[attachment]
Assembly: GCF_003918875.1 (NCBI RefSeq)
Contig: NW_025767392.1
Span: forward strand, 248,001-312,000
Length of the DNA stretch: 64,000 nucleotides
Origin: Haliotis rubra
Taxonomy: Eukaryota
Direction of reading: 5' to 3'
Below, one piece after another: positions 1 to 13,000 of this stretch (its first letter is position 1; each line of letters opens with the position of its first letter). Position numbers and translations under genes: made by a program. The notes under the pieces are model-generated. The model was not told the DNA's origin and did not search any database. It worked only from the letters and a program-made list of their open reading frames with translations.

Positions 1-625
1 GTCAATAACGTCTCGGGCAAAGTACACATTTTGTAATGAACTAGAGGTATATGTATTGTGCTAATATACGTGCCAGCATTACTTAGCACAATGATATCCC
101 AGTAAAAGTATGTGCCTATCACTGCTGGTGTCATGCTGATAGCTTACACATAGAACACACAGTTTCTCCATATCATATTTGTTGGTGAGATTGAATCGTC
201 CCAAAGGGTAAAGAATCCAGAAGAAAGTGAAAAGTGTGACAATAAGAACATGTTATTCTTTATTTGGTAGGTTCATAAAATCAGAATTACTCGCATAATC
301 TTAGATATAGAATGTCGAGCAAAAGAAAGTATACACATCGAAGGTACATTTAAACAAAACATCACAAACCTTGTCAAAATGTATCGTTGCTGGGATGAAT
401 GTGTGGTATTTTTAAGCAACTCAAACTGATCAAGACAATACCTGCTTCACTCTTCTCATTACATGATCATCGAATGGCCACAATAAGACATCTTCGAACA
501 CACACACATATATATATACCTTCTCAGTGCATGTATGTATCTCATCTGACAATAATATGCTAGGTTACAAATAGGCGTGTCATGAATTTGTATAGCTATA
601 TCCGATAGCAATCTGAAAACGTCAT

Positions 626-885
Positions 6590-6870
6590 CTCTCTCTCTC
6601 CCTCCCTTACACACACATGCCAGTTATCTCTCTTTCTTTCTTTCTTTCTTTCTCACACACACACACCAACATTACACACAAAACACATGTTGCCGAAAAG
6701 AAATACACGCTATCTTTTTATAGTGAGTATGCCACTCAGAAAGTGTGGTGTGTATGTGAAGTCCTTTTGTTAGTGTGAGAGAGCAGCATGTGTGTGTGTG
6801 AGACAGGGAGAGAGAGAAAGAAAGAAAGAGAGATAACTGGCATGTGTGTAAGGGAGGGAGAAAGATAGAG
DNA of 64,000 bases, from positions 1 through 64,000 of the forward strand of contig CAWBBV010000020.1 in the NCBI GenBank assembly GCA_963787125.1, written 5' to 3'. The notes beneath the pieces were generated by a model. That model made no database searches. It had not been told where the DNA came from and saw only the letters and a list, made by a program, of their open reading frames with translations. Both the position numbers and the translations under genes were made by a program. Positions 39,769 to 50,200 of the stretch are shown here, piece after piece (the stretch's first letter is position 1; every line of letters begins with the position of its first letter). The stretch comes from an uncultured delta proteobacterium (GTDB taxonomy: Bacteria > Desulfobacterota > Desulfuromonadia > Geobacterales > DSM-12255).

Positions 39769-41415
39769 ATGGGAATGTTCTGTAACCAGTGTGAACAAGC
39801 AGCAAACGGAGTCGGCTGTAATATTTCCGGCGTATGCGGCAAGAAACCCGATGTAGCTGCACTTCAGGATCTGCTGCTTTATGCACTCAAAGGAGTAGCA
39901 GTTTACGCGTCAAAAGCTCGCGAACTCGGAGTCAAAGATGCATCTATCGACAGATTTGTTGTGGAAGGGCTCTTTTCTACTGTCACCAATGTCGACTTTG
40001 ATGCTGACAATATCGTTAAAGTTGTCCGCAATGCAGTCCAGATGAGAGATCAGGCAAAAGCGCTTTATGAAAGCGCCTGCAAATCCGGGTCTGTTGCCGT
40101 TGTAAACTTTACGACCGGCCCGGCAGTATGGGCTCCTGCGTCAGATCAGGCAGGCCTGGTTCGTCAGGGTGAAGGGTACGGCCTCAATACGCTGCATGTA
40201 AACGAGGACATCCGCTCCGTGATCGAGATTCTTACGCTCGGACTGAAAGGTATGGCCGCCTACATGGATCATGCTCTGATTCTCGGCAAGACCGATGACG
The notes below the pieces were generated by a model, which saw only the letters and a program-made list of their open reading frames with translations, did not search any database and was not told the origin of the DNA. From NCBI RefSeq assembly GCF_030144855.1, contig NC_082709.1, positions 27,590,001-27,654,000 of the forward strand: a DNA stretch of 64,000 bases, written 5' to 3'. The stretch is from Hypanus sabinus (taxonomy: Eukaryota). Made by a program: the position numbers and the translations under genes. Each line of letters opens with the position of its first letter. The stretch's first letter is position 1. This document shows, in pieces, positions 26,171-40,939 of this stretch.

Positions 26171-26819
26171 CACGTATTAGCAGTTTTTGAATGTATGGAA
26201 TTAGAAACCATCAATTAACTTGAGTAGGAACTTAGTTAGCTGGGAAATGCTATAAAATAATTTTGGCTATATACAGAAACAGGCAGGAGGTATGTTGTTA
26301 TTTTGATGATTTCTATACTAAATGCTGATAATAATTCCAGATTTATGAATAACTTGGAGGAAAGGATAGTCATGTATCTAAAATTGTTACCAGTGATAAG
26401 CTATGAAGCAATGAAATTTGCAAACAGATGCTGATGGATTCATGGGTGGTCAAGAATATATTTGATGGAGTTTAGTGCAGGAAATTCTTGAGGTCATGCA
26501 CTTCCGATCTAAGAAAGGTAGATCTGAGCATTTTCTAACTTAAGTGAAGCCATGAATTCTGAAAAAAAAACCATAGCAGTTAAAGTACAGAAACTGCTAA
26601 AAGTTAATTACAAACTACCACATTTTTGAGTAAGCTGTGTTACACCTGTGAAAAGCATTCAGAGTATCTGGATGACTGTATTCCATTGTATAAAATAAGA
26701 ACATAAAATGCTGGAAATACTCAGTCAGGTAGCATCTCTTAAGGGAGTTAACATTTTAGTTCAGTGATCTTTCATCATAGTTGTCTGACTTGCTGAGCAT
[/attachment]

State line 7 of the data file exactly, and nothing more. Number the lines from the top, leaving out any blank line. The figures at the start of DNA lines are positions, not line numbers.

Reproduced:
Direction of reading: 5' to 3'